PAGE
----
“I’m getting too old for this shit.”
The phrase was a mantra as I entered the Pitchfork Music Festival 2011, the three-day-long music festival sponsored by the taste-making music website which blasted into Chicago’s Union Park from July 15-17. The thought of crowds thousands deep filled with folks almost 20 years my junior, sweltering heat forecast for the weekend and three stages filled with many bands that I had never heard before transformed this generally laid-back, open-minded reporter into a crotchety curmudgeon. I felt like Grandpa Simpson, shuffling around with an onion tied to my belt and an urge to yell at these kids to get off my damn lawn.
Luckily, the feeling didn’t last.
Yes, the crowds — which averaged 18,000 each day — were ridiculous and near impossible to navigate at times and excessive temperatures raged into the mid-90s resulting in a few heat-related illnesses, but they became minor nuisances in the face of the stimulation that Pitchfork provides. While annoying, the overbearing throngs made for perfect people watching. The kids are wearing neon these days, apparently. And a portly man in nothing but a tiny white thong is always hilarious.
Pitchfork staff and volunteers kept the heat at bay throughout the weekend by rolling empty, air-conditioned Chicago Transit Authority buses onto the festival grounds to serve as temporary cooling spots for sweaty festival-goers. Concession prices for water plummeted throughout the weekend down to a single dollar, as well. Smart thinking.
Pitchfork’s vendors have become almost as famous as the musical programing. Everything from locally produced clothing and arts-stuffs to a massive vinyl record fair can be found a stones-throw from the festival grounds, ensuring that you can still hear the tunes. The shaded vendor area also provides a welcome, shaded escape from the heat and the crowds should they become overwhelming.
The vendor area highlight is Flatstock, a showcase of some of the country’s best contemporary Rock & Roll concert posters. Wonderful designed, handmade posters advertising shows ranging from Mastodon to Calexico and all points in-between were on display and for sale (for cheap) in booths running the north side of the festival ground. The artists were on-hand, as well, each eager to discuss their work or simply shoot the shit with browsers.
Pitchfork’s tangential pleasures are nothing without the festival’s raison d’etre, of course. This year’s 45-band musical line-up proved particularly strong, evenly balanced between young turks like EMA, Tune-Yards. James Blake, Das Rascist, the Fresh & Onlys and the controversial Hip Hop group, OFWGKTA, and established acts like Sonic Youth’s Thurston Moore, Superchunk, Deerhunter, Punk supergroup OFF!, DJ Shadow and headliners Animal Collective, Fleet Foxes and TV on the Radio.
Personal faves were plentiful.
Cut Copy and Twin Shadow impressed with 1980s-inspired tunes designed to get folk shaking their asses. And they did. Cut Copy’s Synth Pop set energized the western mainstage. The crowd responded in like fashion, transforming the fest grounds into a massive dance party for an hour. And though relegated to the smaller southside stage, Twin Shadow pumped out an impressive set of understated, lightly funky guitar- and keyboard-heavy numbers reminiscent of the New Romantic era’s best.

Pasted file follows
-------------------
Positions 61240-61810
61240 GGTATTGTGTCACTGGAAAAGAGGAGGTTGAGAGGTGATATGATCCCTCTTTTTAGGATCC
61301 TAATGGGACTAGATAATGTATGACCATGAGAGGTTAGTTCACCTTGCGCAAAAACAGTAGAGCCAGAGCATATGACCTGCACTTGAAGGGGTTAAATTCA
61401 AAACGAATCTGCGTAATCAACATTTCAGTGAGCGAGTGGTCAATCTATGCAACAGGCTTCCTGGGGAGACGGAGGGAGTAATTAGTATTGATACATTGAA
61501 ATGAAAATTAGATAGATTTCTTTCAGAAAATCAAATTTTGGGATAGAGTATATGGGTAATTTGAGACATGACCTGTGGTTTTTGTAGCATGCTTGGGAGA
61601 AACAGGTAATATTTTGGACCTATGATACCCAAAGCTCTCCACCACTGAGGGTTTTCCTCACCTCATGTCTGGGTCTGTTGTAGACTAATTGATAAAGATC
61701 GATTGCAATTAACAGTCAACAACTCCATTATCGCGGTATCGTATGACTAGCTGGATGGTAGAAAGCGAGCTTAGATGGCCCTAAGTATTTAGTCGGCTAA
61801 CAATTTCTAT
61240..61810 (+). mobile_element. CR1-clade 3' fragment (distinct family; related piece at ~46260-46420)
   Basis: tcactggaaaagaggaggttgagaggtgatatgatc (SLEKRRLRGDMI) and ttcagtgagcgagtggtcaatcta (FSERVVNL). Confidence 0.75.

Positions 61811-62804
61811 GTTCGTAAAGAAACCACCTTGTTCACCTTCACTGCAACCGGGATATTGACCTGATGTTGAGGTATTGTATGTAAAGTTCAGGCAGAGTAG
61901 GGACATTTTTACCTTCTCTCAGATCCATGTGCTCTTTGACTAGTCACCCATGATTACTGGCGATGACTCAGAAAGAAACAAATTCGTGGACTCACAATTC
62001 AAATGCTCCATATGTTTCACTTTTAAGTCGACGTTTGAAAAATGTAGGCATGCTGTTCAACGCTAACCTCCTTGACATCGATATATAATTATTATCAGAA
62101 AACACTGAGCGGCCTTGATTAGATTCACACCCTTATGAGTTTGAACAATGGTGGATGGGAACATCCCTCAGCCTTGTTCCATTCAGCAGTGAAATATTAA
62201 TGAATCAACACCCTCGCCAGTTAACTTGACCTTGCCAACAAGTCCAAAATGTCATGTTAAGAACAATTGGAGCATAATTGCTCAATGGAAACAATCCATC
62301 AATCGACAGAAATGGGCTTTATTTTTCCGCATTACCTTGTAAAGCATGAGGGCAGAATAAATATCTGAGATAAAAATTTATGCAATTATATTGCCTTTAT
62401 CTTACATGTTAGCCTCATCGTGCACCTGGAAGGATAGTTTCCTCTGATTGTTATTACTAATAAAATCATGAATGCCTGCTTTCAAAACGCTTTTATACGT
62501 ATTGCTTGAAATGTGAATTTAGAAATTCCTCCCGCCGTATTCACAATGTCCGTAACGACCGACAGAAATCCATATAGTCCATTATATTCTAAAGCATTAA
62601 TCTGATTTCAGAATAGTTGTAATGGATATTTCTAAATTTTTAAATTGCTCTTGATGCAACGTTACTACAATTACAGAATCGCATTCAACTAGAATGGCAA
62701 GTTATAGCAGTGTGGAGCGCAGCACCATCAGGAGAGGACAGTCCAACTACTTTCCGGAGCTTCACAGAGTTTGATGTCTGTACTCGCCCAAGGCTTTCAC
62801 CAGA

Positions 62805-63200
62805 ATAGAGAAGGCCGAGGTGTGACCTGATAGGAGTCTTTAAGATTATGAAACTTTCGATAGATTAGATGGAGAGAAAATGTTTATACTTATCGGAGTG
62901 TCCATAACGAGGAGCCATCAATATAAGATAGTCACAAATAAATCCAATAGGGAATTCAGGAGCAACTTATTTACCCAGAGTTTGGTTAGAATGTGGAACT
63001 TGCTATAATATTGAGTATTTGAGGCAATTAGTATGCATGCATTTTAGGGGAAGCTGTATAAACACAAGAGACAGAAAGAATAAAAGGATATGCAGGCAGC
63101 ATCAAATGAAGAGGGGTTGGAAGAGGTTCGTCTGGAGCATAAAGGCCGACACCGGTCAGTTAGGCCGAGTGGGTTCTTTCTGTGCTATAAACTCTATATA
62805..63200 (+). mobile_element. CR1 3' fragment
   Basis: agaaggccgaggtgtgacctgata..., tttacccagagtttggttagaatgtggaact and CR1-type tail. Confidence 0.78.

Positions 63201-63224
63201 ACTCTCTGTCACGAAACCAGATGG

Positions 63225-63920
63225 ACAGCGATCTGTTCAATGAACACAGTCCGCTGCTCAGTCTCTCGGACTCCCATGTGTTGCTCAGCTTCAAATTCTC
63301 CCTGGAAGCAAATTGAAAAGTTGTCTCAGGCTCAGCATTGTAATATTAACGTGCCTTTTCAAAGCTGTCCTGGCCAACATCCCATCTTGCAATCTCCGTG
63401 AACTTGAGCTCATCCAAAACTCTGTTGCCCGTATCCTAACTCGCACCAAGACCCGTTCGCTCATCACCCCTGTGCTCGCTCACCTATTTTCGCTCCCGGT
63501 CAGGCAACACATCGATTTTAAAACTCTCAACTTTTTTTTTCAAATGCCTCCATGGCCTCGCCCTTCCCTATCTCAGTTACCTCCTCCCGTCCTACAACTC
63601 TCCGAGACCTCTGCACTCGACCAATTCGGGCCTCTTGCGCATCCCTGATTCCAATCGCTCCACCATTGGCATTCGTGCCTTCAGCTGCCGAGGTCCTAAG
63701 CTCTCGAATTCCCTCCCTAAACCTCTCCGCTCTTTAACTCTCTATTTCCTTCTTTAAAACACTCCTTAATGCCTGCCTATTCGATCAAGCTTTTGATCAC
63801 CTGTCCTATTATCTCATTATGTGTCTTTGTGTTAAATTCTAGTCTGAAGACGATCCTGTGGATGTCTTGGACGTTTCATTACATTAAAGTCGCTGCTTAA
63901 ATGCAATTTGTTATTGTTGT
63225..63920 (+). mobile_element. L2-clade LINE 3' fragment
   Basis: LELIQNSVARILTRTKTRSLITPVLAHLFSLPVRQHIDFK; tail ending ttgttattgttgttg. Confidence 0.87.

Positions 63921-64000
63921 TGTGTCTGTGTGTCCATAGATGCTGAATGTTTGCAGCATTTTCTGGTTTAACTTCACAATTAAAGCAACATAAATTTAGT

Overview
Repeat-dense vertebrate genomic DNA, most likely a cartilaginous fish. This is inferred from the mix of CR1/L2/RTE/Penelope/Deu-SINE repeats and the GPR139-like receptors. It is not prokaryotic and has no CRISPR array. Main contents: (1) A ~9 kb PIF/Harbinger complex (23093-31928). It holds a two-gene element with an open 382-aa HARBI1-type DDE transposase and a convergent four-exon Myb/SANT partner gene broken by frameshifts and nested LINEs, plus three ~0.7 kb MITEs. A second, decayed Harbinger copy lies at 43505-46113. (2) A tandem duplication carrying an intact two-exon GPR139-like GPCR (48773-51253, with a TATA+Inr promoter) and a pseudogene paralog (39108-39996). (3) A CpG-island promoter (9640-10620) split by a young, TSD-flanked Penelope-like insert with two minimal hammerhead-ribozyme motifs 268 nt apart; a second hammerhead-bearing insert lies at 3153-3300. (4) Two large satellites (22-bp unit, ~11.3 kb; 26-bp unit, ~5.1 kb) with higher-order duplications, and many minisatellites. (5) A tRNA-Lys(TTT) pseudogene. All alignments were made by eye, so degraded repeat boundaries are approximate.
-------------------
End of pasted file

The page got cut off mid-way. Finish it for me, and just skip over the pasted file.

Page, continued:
The diverse range of Pitchfork’s programming is best exemplified by appearances by Alt-Country chanteuse Neko Case and Savannah, Ga., Metal wonders Kylesa.
Case’s twangy Torch Pop cooled down an early evening amped by Guided By Voices’ booze-fueled, anthemic fist-pumpers (more on that later). Escalating temps plastered Case’s famous red locks to her moist forehead but they never affected that famous voice, which cut through the humidity like a cool breeze.
Conversely, Kylesa’s double-drummer assault and twin riffage by Laura Pleasants and Phillip Cope created a volcanic eruption in the area surrounding the small, secluded southern stage. The thunder fuzz lead a small, but rowdy mosh pit to break out despite the stifling heat and cramped quarters. It brought a tear to this Metal head’s eye.
All of Pitchfork’s acts combined failed to compare to the fest’s real treasure, though. The return of Dayton, Ohio’s favorite sons, Guided By Voices, was a reason to celebrate. The lo-fi pioneers split up in 2004 after two decades of delivering perfect stabs of Pop bliss — all under the tutelage of mad scientist Robert Pollard, the former elementary schoolteacher legendary for his prolific songwriting prowess and love of the alcohol.
Guided By Voices employed a revolving-door line-up during much of its run, but the incarnation that propelled them to initial stardom always held a place in the hearts of GBV fans. This “classic lineup” featuring Pollard, guitarists Tobin Sprout and Mitch Mitchell, bassist Greg Demos and drummer Kevin Fennell reunited last summer to much hoopla, including a string of sold-out shows across the country. Pitchfork 2011 saw their return again.
After opening with a shaky version of “Echos Myron” from their seminal release, Bee Thousand, complete with Neko Case on backing vocals, the Indie Rock elder statesmen ran through classics and obscurities from the GBV early years. Sure, punch and tempo were softened here and there, grey and paunch replaced youthful good looks and Pollard’s leg kicks didn’t reach old heights, but the power, enthusiasm and drunken energy (Pollard’s bottle of booze was a prominent prop) were undeniable. This infection rolled into audience, who showed appreciation by singing along with fists pumped in the air.
By the set’s end, a sweaty Guided By Voices had the crowd in their hands. And though decades older than many of the fest’s other acts, Pollard and company’s performance proved that they aren’t too old for this shit.